Tauranga Council receive 7000 calls about bins
Tauranga City Council received 7000 calls in the first three weeks of the new kerbside rubbish system but recycling standards have seemingly been high among Tauranga residents.
The early stages of the kerbside rollout is a topic of discussion in today’s Council meeting.
The new kerbside collection service was introduced at the start of July and has received a mixed response from the general public.
Council report they received around 7000 calls related to the new kerbside collection service over the first three weeks of implementation.
These calls relate to questions about what should go in each bin, when collections were taking place and requests over garden waste. Council also received a number of complaints, regarding missed collections or not receiving bins.
But Council’s sustainability and waste manager Sam Fellows says that volume of calls was expected and that it now appears people are getting past the teething stage.
“Call volumes are higher than usual, but this was to be expected from an operation of this size,” he says.
“Common themes include when to put the bins out, missed collections and what items go in each bin.
“Call volumes are now decreasing, which suggests residents are getting into the swing of the new service.”
One resident who has not been happy with the service so far is Welcome Bay’s Anita Eaton. She says she has been “fobbed” off by Council over bin grievances.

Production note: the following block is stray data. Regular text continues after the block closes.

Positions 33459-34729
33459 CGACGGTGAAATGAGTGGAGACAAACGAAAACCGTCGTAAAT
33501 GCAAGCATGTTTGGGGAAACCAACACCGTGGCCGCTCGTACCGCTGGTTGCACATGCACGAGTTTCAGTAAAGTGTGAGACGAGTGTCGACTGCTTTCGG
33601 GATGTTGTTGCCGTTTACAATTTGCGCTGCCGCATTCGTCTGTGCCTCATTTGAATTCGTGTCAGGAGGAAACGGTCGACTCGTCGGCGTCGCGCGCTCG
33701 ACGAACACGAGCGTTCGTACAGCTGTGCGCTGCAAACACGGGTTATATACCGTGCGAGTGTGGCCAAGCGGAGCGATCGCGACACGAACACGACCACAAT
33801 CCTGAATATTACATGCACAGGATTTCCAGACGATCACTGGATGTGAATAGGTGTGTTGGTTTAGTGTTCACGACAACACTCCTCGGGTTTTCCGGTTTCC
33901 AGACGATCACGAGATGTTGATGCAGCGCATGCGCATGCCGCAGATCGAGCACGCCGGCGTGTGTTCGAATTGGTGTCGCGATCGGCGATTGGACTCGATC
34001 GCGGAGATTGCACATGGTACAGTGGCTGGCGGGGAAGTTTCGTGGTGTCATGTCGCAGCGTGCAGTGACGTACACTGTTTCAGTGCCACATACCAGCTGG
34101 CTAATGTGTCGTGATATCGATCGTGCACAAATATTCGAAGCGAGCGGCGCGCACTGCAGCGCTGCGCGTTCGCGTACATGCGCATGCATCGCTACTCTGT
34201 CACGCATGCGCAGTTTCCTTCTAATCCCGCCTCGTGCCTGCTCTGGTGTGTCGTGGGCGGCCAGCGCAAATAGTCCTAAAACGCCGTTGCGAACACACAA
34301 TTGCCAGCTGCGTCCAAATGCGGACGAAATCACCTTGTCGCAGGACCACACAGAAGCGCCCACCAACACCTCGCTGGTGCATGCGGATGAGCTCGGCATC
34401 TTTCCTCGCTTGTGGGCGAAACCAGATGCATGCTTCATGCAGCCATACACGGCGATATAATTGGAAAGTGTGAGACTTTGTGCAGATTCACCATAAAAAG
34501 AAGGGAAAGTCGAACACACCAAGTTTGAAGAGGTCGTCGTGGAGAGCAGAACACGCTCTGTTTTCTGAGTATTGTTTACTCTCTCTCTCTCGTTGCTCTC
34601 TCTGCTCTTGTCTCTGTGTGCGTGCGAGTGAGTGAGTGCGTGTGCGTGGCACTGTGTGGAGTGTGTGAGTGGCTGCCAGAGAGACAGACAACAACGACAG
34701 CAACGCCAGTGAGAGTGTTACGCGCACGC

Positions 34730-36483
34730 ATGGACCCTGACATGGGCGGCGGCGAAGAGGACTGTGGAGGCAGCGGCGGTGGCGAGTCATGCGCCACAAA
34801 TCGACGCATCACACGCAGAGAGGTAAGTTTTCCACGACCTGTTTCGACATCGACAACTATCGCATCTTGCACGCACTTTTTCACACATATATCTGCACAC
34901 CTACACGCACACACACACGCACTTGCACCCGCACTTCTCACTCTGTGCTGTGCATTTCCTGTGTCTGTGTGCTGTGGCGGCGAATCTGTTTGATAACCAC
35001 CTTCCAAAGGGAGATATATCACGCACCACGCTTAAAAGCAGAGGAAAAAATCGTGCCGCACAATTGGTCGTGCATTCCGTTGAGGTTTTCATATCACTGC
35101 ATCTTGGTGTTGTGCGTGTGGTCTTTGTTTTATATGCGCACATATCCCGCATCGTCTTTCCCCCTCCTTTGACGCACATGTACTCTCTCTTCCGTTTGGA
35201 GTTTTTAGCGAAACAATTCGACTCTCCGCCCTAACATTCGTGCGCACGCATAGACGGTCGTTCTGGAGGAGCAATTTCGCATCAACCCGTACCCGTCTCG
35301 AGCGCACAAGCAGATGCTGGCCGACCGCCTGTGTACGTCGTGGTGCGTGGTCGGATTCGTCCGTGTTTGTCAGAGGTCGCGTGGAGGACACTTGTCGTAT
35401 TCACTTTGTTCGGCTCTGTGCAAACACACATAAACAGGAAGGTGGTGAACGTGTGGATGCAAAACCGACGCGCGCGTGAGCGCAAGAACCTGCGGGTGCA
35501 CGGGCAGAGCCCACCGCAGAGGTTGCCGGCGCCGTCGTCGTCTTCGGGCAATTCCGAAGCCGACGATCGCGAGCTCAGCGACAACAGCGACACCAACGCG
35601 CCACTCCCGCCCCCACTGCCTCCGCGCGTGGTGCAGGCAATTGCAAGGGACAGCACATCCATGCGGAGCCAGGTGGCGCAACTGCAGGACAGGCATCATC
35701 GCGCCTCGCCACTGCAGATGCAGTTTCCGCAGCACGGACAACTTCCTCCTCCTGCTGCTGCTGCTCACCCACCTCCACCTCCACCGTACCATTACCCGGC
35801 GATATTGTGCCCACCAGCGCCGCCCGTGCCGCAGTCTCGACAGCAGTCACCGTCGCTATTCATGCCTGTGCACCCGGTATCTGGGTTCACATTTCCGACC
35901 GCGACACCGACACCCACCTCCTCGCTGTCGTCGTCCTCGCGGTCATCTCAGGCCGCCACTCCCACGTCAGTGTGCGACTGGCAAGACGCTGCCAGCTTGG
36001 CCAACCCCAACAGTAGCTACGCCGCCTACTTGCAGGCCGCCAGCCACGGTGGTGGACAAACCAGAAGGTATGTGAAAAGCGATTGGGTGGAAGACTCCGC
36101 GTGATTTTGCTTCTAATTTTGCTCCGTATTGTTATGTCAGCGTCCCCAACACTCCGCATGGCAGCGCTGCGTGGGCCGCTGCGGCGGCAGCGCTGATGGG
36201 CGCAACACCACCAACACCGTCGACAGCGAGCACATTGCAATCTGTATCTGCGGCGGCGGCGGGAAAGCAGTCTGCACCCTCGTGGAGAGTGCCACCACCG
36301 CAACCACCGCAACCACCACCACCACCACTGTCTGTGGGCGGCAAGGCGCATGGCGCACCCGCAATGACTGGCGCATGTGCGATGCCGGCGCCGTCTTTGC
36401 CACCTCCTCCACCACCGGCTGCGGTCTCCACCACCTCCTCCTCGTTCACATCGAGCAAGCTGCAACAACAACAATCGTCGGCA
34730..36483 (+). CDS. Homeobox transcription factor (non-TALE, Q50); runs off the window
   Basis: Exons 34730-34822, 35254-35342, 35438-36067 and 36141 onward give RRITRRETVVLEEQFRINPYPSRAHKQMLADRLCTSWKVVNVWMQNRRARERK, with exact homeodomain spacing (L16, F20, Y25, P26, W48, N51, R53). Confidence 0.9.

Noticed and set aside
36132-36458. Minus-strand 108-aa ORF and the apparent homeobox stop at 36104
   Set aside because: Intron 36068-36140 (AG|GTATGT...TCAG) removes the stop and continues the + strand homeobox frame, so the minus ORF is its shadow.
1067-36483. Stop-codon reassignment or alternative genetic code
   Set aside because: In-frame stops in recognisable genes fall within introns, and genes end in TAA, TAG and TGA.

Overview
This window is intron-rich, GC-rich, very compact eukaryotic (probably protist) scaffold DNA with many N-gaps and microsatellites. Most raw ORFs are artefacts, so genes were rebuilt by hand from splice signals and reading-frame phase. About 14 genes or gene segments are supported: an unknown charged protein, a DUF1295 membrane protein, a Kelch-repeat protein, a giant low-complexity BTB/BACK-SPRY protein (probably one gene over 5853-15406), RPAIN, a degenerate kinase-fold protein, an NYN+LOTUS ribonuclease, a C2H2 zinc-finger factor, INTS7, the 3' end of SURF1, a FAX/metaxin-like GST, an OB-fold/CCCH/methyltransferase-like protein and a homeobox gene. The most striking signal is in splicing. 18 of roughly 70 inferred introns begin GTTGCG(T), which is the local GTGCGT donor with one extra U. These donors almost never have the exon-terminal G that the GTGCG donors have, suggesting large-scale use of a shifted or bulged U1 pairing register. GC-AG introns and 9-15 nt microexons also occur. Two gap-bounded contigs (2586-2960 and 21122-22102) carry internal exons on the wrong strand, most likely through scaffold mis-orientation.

Anita should have been one of the first collections but her bin was missed in the first week.
After contacting Council, she says she was told they could collect her bin the next day if left at the top of the steep hill where her rubbish is collected.
However, that did not happen. Two weeks later she was still waiting.
“I got in touch with them and they said someone would get back to me so I got back to them again and again and again but heard nothing,” she says.
“Look I know when you ring up it is not the people that answer’s fault and they get the brunt of it. But when you are promised that they are going to ring you or at least email you and you get nothing after a week it is pretty bad.
“I feel really, really let down and disappointed by it to be honest.”
Despite these immediate issues the early signs suggest locals have a good grasp on what can and cannot be recycled.
The Material Recycling Facility for Tauranga’s rubbish has informed Council that contamination amongst recycled waste was much lower than what was expected, especially when compared to what other cities have seen in the opening stages of their own roll-outs.
A recent audit of bin collections in Whakatāne showed a disappointing amount of non-recyclable material being discarded as recyclable.
However, for now, Council are not getting carried away with that positive feedback with official statistics available next month.
“There is still work that needs to be done before we can announce contamination rates,” says Sam.
“We’ll be able to officially announce these early September.”